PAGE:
Jenny-Ann Toribio
BVSc MANZCVS MEd(Higher Education) PhD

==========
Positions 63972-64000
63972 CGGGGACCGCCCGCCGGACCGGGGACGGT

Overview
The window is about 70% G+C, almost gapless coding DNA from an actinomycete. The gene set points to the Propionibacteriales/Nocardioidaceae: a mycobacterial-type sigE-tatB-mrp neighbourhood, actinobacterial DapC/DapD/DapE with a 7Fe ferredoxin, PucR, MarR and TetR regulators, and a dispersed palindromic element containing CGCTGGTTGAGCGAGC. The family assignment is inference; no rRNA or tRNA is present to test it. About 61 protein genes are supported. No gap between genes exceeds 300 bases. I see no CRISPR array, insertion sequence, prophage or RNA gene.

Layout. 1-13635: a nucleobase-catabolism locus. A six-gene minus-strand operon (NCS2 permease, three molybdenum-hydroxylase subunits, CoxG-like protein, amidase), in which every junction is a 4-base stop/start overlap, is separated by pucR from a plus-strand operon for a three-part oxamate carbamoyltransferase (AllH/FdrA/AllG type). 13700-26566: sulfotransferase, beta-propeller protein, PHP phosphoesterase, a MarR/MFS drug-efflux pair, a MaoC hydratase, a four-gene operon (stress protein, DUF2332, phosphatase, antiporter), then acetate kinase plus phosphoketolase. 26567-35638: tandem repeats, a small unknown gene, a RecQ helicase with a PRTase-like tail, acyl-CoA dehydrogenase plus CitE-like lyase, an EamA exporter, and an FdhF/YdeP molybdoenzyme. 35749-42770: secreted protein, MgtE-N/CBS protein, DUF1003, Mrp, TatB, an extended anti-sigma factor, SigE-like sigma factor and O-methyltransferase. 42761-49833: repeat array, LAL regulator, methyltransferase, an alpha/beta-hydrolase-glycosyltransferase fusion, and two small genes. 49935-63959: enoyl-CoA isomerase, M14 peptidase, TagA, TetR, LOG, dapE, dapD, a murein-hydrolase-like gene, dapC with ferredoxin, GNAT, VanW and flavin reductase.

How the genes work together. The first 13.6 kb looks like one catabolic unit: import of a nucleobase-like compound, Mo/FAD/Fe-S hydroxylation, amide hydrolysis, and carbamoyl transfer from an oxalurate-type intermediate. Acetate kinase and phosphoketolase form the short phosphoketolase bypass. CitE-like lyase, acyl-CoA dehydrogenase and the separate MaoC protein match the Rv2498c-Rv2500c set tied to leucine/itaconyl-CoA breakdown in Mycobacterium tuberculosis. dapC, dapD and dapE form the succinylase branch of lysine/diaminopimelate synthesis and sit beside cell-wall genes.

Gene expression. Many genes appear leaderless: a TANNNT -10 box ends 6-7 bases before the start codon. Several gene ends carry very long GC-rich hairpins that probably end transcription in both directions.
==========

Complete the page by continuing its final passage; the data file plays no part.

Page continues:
Jenny-Ann graduated in veterinary science from the University of Queensland (UQ) in 1989. She worked in mixed and small animal veterinary practices in Broken Hill, Melbourne and Brisbane prior to completing a PhD in veterinary epidemiology and livestock production at UQ in 1999. The PhD based in The Philippines investigating smallholder pig management, production and health was the start of her research on smallholder livestock systems in developing countries. After completing postdoctoral work at UQ, Jenny-Ann was appointed in 2002 as the inaugural Lecturer in Epidemiology in the Faculty of Veterinary Science at The University of Sydney. She developed the new curriculum in epidemiology for veterinary students and was integral to the establishment of the postgraduate Masters coursework program Veterinary Public Health Management/Veterinary Public Health. Jenny-Ann was the Academic Supervisor for this program for 10 years. From 2003 to 2018, the program trained animal health professionals employed by a variety of government, non-government and international agencies in Australia, New Zealand, Canada and throughout the region. In recent years, Jenny-Ann has developed components of the DVM curriculum that contribute to the following hallmark features of The University of Sydney Doctor of Veterinary Medicine (DVM): Gradation of veterinarians with a global perspective, that are evidence-based practitioners, and that have experience with conduct of research and with the contributions of the veterinary profession to society beyond clinical practice. Further Jenny-Ann has contributed to ensuring the standard of epidemiological skills among veterinary colleagues attaining Membership in the Epidemiology Chapter of the Australian and New Zealand College of Veterinary Scientists. Jenny-Ann has predominantly conducted applied research focused on biosecurity, emergency animal diseases and zoonoses in Australia, Fiji, Indonesia, Philippines and Timor Leste. Recent research of note in Australia includes evaluation of avian influenza risk for commercial chicken farms in New South Wales and risk awareness and risk mitigation practices among horse owners in relation to Hendra virus. Further afield, she has led collaborative research in eastern Indonesia on the evaluation of the risk for highly pathogenic avian influenza and classical swine fever with poultry and pig movement respectively; in Timor Leste on smallholder pig production and health; and in Fiji on evaluation of the BTEC program including consideration of mongoose as a potential bTB reservoir and of zoonotic tuberculosis risk for dairy farmers.